So you can see there have been a lot of changes as far as medicine is concerned when it comes to treating asthma since the 1980s. I was actually surprised to see Theophylline as the #1 asthma medicine, but I shouldn't have been. It was a top line medicine from the 1950s until about 2000.

This era was right at the peak of trying to prevent asthma attacks as opposed to just treating acute asthma symptoms. Yet it was known back then that airway swelling (inflammation) was involved in the acute asthma attack, it was not known asthma was a disease of chronic (always there) inflammation.

Theophylline is now rarely used, and Intal is off the market. Epinepherine is rarely used, replaced by Ventolin (continuous if necessary) in emergency rooms. All the other beta adrenergics listed above are no longer available due to side effects.

I was surprised to see that Ventolin, Azmacort and Atrovent weren't on the above list, as they were all on the market.  One reason may be (I'm guessing here) was that they were all under patent and more expensive than other options on this list.  Of course this list was made in 1981 and I was a patient in 1985, and was prescribed a ventolin inhaler and azmacort.

Some pretty good opitons were available back then.  We asthmatics were pretty fortunate compared to... well, we were just fortunate.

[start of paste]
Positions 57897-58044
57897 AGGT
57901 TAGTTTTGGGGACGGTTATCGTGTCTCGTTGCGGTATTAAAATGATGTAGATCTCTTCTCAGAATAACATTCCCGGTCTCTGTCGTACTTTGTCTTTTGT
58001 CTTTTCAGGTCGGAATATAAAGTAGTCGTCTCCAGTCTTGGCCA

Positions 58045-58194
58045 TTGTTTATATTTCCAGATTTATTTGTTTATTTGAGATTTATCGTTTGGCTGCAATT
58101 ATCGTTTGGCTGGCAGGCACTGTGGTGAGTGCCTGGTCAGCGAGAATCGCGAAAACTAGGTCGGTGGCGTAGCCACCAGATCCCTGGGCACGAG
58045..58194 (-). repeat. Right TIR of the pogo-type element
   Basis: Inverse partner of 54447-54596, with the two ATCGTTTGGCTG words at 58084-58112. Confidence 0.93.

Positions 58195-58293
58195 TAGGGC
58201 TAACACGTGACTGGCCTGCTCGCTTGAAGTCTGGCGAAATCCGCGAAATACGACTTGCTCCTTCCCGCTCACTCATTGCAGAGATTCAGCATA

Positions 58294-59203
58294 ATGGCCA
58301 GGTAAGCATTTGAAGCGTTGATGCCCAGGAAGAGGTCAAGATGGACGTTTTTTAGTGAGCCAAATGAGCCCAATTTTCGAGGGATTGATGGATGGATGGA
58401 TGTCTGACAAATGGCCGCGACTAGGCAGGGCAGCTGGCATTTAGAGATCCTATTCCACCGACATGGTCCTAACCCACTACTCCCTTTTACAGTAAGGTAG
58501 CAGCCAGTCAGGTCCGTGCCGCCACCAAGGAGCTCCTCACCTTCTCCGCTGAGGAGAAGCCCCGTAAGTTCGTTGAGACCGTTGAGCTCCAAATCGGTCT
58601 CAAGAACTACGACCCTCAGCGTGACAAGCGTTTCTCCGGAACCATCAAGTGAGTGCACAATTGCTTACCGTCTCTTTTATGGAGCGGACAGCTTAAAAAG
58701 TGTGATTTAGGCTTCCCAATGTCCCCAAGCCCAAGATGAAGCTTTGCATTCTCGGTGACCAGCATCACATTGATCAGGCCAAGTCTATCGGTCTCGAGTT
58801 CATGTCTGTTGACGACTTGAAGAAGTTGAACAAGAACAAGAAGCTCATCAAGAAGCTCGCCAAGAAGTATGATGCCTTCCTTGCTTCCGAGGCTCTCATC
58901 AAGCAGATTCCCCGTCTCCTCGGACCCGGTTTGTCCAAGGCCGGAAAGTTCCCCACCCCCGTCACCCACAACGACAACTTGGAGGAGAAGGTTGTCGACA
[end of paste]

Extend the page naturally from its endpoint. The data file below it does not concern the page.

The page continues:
4 comments:

  1. I remember Beclovent! I was on it as a little kid in the early 90s. I remember that it was the first asthma inhaler I was started on that actually had much effect... the others didn't seem to dent my frequent trips to the ER or my chronic breathlessness, and even as a kid, I knew it helped a lot. It even let me get off of theophylline, which my parents were thrilled about! I have fond memories of beclovent, and I was very upset when it was discontinued in my area and I had to move to a fluticasone MDI - which didn't work nearly as well, though to be fair to fluticasone, it may have been because as a six-year-old, I didn't exactly have the coordination to use an MDI effectively, and my parents didn't know to get me a spacer, so probably, most of it ended up on my mouth and throat (which would make sense considering how often I got thrush back then...).